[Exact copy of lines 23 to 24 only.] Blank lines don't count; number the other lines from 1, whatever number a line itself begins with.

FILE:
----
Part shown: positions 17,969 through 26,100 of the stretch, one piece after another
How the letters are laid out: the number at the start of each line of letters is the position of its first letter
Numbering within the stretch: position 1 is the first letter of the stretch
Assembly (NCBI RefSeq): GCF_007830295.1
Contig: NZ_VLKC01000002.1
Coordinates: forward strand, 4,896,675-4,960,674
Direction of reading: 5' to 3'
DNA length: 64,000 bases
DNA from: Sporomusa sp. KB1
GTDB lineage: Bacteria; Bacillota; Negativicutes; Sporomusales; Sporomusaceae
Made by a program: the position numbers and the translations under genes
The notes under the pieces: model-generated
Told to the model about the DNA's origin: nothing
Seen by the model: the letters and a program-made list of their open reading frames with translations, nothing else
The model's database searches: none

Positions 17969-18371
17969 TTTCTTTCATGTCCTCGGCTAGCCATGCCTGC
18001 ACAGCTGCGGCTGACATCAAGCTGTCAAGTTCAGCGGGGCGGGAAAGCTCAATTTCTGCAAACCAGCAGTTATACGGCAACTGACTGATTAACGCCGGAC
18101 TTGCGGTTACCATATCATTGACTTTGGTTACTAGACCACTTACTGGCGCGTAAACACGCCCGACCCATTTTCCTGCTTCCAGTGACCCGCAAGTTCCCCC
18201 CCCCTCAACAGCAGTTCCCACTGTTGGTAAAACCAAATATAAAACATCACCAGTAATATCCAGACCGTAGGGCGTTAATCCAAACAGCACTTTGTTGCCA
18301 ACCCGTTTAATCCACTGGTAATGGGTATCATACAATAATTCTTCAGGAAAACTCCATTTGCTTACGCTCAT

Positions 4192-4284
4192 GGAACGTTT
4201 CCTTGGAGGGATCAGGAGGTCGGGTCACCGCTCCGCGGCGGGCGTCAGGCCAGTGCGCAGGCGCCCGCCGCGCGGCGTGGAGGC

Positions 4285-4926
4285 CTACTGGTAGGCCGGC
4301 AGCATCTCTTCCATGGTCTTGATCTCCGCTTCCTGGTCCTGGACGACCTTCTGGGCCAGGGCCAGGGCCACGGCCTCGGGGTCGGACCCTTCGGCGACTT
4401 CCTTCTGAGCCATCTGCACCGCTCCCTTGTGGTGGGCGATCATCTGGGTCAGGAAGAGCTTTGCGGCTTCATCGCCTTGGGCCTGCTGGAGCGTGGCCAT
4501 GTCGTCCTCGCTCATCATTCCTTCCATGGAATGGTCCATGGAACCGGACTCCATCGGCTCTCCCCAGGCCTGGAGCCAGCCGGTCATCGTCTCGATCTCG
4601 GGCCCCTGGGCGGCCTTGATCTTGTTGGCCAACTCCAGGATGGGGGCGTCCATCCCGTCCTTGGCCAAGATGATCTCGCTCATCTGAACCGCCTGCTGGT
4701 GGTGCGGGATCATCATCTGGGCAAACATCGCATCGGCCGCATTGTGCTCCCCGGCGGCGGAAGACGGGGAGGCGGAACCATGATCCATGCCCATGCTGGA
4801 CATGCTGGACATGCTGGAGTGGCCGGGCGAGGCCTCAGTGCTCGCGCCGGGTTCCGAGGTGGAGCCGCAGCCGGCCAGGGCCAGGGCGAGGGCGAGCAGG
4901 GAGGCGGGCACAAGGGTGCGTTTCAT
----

4192 GGAACGTTT
4201 CCTTGGAGGGATCAGGAGGTCGGGTCACCGCTCCGCGGCGGGCGTCAGGCCAGTGCGCAGGCGCCCGCCGCGCGGCGTGGAGGC